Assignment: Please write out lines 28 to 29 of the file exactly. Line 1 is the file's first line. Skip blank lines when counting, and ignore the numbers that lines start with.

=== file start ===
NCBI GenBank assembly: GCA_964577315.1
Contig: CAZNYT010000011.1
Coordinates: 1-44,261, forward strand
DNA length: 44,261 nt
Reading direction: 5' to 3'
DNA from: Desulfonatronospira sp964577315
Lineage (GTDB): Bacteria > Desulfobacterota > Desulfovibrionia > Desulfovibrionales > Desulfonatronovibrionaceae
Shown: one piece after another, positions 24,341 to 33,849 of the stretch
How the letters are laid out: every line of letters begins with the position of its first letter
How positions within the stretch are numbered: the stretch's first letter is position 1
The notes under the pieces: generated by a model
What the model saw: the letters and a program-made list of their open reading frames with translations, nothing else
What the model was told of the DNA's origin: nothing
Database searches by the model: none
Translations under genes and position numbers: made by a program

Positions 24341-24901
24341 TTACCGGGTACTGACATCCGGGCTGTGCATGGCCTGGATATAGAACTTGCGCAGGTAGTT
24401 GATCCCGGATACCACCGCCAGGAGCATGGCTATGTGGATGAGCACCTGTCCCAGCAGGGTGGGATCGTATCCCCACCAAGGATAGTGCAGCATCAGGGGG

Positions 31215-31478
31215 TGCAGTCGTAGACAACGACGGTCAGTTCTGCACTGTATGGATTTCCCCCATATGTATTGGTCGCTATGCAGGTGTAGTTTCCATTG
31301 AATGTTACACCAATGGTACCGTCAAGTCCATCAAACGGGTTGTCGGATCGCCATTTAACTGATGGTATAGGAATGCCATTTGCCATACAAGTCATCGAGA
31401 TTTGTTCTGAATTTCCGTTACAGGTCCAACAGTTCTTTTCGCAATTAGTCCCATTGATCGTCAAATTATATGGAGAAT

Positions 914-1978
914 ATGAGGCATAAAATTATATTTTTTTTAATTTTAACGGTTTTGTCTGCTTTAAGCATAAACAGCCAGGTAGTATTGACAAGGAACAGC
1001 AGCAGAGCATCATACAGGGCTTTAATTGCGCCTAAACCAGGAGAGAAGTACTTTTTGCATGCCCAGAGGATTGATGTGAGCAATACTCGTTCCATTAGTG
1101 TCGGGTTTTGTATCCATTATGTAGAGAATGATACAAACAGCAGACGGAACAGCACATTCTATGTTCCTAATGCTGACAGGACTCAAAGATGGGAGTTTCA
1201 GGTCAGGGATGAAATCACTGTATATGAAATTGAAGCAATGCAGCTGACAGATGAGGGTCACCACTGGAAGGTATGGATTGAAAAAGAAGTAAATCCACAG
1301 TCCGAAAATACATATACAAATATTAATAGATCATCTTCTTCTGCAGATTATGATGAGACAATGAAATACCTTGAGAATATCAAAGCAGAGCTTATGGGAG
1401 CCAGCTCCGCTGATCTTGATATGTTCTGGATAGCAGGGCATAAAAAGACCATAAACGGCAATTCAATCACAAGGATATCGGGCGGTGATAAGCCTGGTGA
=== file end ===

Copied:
1301 TCCGAAAATACATATACAAATATTAATAGATCATCTTCTTCTGCAGATTATGATGAGACAATGAAATACCTTGAGAATATCAAAGCAGAGCTTATGGGAG
1401 CCAGCTCCGCTGATCTTGATATGTTCTGGATAGCAGGGCATAAAAAGACCATAAACGGCAATTCAATCACAAGGATATCGGGCGGTGATAAGCCTGGTGA